Per the government helpdesk, a priest can provide a certificate of CAA eligibility.

A local priest may issue an “eligibility certificate” under the Citizenship (Amendment) Act (CAA), 2019 to validate the religion of an applicant, according to a response received by The Hindu through the Union Ministry of Home Affairs’ CAA helpline.

The certificate, a mandatory document, is to be enclosed along with an affidavit and other documents that the applicants are to upload on the CAA portal. “The reasons for which applicant wishes to acquire Indian citizenship” must also be stated.

On March 11, days ahead of the announcement of the general election, the Ministry notified the Citizenship Amendment Rules, 2024, enabling the implementation of CAA four years after the legislation was passed. On March 21, the Ministry launched the helpline number 1032 “for assistance and information” on CAA, so that “applicants can make free call from anywhere in India from 8 a.m. to 8 p.m.”

‘Reputed community institution’
The eligibility certificate is to be issued by a “locally reputed community institution”. When The Hindu called the helpline on March 26 to seek information on its format, the person attending the call said, “It can be on a blank sheet of paper or on a judicial paper with a stamp value of ₹10.” When asked who can issue the certificate, The Hindu was told that “any local pujari (priest) can be asked to issue it”.

A source said on March 27: “Any institution which has the trust of people can issue the certificate. The final decision to grant citizenship will be taken by the empowered committee, the local institution is only recommending that they belong to a particular faith.”

Certifying religious identity
The form says that the person issuing the certificate will have to specify his/her name and address and confirm that the applicant belongs to one of the six communities from the three countries and are known to them. They must certify that “to the best of my knowledge and belief, he/she belongs to Hindu/ Sikh/ Buddhist/Jain/Parsi/Christian community and continues to be a member of the above mentioned community.”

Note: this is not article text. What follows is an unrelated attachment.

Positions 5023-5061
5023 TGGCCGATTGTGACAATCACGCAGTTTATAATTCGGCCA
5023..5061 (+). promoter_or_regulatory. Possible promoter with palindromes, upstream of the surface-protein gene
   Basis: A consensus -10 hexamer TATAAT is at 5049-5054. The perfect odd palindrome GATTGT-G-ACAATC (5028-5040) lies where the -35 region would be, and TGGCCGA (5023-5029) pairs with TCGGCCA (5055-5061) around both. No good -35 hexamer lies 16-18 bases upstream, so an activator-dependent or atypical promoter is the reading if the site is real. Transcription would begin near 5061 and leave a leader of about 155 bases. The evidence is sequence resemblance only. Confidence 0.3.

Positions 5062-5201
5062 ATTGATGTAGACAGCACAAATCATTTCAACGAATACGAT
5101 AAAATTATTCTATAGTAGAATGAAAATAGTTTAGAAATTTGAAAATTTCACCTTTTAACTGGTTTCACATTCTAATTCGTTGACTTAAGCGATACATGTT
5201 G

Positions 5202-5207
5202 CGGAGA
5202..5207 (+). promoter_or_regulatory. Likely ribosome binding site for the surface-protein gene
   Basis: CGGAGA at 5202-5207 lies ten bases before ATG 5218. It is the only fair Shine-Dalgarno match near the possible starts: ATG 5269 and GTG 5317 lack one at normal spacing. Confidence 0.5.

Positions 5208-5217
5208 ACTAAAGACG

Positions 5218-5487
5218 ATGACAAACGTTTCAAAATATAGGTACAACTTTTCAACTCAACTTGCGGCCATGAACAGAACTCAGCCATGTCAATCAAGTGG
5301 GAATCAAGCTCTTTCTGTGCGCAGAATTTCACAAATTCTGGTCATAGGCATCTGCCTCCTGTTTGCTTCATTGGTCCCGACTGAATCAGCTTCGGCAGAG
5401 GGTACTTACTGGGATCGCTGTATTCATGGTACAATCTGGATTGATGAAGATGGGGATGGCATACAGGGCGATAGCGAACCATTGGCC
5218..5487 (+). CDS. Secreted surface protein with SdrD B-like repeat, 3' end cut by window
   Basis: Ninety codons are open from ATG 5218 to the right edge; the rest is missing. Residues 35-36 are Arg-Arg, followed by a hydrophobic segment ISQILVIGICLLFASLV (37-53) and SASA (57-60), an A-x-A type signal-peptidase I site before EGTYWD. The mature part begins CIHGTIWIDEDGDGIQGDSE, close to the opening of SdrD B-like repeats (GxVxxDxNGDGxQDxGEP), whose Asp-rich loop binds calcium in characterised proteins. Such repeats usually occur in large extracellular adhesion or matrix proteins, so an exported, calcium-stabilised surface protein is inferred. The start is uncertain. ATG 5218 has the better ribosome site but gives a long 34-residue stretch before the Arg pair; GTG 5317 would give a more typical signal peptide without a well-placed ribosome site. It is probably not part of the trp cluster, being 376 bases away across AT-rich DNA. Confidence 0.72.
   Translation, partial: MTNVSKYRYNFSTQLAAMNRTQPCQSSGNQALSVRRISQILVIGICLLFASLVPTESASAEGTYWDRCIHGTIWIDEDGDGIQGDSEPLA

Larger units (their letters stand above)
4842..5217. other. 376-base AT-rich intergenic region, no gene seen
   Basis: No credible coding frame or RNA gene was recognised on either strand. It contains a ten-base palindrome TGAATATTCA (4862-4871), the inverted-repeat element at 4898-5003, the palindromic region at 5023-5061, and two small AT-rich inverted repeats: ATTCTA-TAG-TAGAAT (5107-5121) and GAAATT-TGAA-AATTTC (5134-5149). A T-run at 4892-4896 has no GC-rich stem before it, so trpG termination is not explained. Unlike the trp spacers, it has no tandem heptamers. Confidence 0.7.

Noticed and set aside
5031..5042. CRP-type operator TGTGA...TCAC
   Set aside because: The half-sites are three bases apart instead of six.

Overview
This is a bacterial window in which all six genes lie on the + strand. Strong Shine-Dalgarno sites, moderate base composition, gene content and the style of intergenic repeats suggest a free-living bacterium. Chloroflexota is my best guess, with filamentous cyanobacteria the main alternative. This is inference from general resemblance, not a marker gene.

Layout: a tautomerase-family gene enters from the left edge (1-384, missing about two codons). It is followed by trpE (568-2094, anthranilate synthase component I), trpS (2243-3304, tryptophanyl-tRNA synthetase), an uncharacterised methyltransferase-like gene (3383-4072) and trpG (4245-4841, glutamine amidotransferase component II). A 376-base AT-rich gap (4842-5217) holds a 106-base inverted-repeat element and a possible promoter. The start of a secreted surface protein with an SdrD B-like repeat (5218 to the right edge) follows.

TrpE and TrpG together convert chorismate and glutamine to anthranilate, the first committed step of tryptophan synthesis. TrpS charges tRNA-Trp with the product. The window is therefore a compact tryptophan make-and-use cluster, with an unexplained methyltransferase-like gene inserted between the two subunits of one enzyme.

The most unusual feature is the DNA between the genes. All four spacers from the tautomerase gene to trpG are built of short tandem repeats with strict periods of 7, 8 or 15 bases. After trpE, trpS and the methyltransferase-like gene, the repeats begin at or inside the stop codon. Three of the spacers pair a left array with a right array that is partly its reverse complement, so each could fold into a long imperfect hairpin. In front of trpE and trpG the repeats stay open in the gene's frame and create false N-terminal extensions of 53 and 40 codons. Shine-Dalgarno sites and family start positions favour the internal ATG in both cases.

The CAA facilitates citizenship to undocumented people belonging to Hindu, Sikh, Buddhist, Parsi, Christian, and Jain communities from Pakistan, Bangladesh, and Afghanistan, who entered India on or before December 31, 2014. It fast tracks the citizenship process by reducing the eligibility requirement for such applicants to five years of continuous stay in India instead of the usual 12 years.

Certificates from local mandirs
According to Dharamveer Solanki, 44, around 100 Pakistani Hindus living in the Majnu ka Tila area of north Delhi have registered on the citizenship portal ( so far.

“Some of us got the eligibility certificate from the Arya Samaj mandir and some from the Shiv Mandir nearby. We are waiting for the documents to be processed,” said Mr. Solanki, who came to India with his family in 2013. Originally a resident of Hyderabad in Pakistan’s Sindh, he now alternates between selling vegetables and working as a casual labourer to make ends meet.

In-person verification
According to the CAA Rules, after the documents have been uploaded, the applications will be sifted by a district-level committee headed by the Superintendent of the Department of Post.

The applicant will have to visit this committee on the appointed day when the documents will be verified in person. Mr. Solanki said he was yet to get a call from the committee.

The final decision on applications will then be taken by the empowered committee headed by the Director (Census Operations) in each State, which will include officers from the Intelligence Bureau, the Post Master General, State or National Informatics Centre official, and a representative each from the Department of Home of the State government and the Divisional Railway Manager.

Mr. Solanki said some of his neighbours, who had come from Pakistan in 2016 and 2017, had also applied, but found that the portal was not accepting their applications. The CAA is only for undocumented migrants who entered India on or before December 31, 2014.

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